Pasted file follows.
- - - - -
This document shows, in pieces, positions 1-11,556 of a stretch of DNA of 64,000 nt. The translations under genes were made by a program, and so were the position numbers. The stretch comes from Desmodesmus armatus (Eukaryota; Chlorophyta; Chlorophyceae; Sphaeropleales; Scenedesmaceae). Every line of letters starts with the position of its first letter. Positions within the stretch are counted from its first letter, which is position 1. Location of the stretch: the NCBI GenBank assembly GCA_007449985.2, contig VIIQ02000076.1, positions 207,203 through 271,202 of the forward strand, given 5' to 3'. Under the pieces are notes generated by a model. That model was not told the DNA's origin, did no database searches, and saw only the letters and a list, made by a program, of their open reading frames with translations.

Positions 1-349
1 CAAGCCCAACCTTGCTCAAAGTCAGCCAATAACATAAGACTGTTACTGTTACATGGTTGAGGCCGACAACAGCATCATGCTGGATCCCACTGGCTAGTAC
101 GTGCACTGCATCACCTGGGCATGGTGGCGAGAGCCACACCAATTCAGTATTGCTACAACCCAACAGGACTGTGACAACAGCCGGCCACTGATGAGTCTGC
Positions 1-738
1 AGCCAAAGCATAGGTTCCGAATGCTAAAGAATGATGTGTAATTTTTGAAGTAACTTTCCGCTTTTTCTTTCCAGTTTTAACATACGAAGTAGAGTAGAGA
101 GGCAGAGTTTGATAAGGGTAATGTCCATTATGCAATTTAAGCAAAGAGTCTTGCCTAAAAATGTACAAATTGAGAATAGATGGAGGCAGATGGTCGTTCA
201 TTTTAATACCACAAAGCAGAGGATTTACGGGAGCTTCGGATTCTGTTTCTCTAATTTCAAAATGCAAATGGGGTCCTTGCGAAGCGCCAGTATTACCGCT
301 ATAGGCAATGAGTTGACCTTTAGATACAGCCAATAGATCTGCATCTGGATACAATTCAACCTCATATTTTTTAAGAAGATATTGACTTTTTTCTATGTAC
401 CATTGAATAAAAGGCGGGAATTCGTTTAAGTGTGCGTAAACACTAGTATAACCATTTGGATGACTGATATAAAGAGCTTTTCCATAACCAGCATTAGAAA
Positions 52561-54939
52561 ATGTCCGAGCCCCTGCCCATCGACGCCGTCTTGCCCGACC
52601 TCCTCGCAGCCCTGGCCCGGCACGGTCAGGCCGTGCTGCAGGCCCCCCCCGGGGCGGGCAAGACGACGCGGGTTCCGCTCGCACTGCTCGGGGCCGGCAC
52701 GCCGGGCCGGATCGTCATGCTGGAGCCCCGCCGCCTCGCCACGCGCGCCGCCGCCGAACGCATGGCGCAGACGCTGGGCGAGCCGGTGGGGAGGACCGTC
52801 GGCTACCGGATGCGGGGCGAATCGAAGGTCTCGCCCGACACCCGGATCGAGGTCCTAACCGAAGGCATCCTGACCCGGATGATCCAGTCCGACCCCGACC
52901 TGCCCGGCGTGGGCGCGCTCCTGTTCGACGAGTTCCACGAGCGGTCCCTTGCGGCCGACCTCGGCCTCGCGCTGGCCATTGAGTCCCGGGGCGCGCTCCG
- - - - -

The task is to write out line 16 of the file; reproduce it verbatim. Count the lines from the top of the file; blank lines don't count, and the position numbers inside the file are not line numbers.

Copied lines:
52901 TGCCCGGCGTGGGCGCGCTCCTGTTCGACGAGTTCCACGAGCGGTCCCTTGCGGCCGACCTCGGCCTCGCGCTGGCCATTGAGTCCCGGGGCGCGCTCCG